Inviting students into the conversation

This semester, I’m teaching First Year Writing (FYW), which is not necessarily a new class for me to teach, but it’s been a few semesters since I’ve taught this particular course and I’ve decided to take it on with a new perspective.

FYW is a course which all first year students must take to fulfill a university requirement. Often times, I work with college students in FYW who have just graduated from high school, unsure about what to expect of college writing, and come to find that college instructors have certain expectations of them, based on their high school experience. What students are prepared for and what is expected of them are not always in line, and this can be a jarring experience for students as they transition from high school to college writing. So as a writing instructor, I grapple with how students are expected to be prepared for “college and career” and whether we (educators, policy makers, etc.) are prepared to support them in achieving that expectation.

As a researcher, I have asked teachers about their expectations for students and what they value about student writing. Their responses have echoed findings that Fanetti, Bushrow, and DeWeese (2010) report: secondary teachers feel compelled to teach to the test, and college instructors wish students hadn’t learned so well in high school that an essay is five paragraphs and a thesis statement can appear only as the first or last sentence in the first of those five paragraphs” (p. 79).  In all of this, it seems we have talked about students and for students, rather than listening to students talk about their own experiences. What’s more, sometimes educators talk about students in the deficit, when we participate in “water cooler talk” and ask questions like, “What is going on in the high schools?”  or “Why can’t these students put a sentence together?” To start answering and confronting these questions, it’s important to know what writing tends to look in the high school classroom, before fingers are pointed.

Studies show that writing is taught and learned differently between high school and college, and that high school writing tends to be more formulaic compared to that of college writing ( Applebee & Langer, 2011; Newell, Bloome, and Hirvela, 2015). In his recent article, “Disciplinary Literacy in English Language Arts,” Peter Smagorinsky (2015) posits, “Writing is not writing is not writing.” Smagorinsky’s adage is useful to remember that students, in their transition, from high school to college writing will be exposed to different writing experiences–experiences that can be fruitful but also confusing and frustrating. But rather than perpetuate undue confusion and frustration for students, what can we as college instructors leverage from those differences students are exposed to, instead of focusing on what students don’t know?  Learning from new and unfamiliar experiences can prompt fruitful learning experiences, to be sure. I just want to make sure that I am prepared to support students in new learning environments as best I can, without assuming students will be altogether unprepared for what’s in store for them in FYW.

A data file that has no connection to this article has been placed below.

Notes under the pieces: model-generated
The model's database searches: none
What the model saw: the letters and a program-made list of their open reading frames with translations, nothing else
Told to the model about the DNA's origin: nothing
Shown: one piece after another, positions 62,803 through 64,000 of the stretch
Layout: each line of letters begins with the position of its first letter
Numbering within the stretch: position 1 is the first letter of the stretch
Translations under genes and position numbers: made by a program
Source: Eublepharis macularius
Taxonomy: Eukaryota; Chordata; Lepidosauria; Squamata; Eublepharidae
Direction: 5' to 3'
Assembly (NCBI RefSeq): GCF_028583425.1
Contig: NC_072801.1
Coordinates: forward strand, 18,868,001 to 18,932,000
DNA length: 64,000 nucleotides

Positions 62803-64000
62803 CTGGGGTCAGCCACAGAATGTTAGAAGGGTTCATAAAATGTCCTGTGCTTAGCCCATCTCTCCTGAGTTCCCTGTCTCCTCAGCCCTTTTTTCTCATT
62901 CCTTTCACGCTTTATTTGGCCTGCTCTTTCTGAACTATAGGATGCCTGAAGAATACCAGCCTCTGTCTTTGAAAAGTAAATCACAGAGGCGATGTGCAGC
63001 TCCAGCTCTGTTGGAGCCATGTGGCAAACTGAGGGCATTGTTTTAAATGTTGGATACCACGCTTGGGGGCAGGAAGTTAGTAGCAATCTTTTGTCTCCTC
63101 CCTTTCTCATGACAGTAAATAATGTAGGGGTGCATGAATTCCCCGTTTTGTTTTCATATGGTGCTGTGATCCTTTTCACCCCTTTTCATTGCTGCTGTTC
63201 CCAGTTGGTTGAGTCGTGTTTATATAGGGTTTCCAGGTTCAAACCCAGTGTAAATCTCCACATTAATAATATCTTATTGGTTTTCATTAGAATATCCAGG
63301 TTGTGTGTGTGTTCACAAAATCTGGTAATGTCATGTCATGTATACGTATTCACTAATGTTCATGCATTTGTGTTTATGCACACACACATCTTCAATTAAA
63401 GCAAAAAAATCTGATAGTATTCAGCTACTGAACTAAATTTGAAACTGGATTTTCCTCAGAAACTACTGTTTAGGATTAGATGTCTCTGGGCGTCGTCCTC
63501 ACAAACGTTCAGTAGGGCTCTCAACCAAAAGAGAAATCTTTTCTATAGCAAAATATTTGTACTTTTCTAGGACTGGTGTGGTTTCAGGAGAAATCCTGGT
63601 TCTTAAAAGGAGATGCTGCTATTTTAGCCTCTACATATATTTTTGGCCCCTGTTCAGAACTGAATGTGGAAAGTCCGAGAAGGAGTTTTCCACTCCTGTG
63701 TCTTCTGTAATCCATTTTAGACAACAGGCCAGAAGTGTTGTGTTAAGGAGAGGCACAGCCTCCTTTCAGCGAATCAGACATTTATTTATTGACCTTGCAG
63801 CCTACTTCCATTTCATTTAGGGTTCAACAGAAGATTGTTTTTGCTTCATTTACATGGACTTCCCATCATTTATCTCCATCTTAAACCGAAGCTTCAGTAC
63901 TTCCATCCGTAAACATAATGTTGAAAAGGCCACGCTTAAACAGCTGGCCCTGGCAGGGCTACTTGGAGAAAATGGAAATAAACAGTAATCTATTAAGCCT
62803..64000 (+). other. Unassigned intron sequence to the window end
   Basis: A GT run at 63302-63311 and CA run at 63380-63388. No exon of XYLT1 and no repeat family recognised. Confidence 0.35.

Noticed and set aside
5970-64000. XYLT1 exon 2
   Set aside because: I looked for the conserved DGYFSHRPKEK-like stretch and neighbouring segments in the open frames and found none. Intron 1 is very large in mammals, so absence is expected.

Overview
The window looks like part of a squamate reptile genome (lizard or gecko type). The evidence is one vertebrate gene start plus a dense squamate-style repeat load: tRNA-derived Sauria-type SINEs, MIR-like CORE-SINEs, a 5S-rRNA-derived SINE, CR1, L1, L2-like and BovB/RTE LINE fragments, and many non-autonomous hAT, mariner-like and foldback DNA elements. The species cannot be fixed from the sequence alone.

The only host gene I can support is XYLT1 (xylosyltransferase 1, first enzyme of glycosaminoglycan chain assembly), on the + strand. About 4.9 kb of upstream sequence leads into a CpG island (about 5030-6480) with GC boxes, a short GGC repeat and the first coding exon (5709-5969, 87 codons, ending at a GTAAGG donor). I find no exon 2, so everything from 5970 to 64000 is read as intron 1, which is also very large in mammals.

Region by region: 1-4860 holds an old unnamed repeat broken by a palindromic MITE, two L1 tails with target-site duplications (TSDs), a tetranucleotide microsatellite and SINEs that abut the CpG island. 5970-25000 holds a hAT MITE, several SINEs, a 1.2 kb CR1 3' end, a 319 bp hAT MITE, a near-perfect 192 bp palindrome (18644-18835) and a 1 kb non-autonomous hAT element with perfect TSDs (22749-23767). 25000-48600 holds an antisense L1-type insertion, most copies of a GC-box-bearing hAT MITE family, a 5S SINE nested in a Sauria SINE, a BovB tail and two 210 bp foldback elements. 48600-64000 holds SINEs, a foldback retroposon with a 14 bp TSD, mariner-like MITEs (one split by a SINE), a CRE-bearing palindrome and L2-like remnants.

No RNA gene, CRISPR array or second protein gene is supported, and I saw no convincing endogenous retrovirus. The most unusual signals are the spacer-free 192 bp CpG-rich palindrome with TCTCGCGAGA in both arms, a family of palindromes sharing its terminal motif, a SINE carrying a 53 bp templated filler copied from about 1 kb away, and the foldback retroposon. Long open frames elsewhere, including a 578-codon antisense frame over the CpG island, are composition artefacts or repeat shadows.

If educators, policy makers, and other stakeholders in American education invite students into the conversation, how might our expectations shift about student preparedness? How might inviting students into the conversation affect their level of preparedness for college writing? I don’t know the answer yet, but this semester, FYW won’t be the “same old, same old” for me. This time around, I resolve to ask my students about their writing experiences and listen closely for how I might learn from them.


Applebee, A., & Langer, J. (2011). The national study of writing instruction: Methods and procedures. Albany, NY: Center on English Learning & Achievement. Retrieved December, 27, 2011.

Fanetti, S., Bushrow, K. M., & DeWeese, D. L. (2010). Closing the gap between high school writing instruction and college writing expectations.English Journal, 77-83.

Newell, G. E., Bloome, D., & Hirvela, A. (2015). Teaching and learning argumentative writing in high school English language arts classrooms. Routledge.

Smagorinsky, P. (2015). Disciplinary Literacy in English Language Arts.Journal of Adolescent & Adult Literacy, 59(2), 141-146.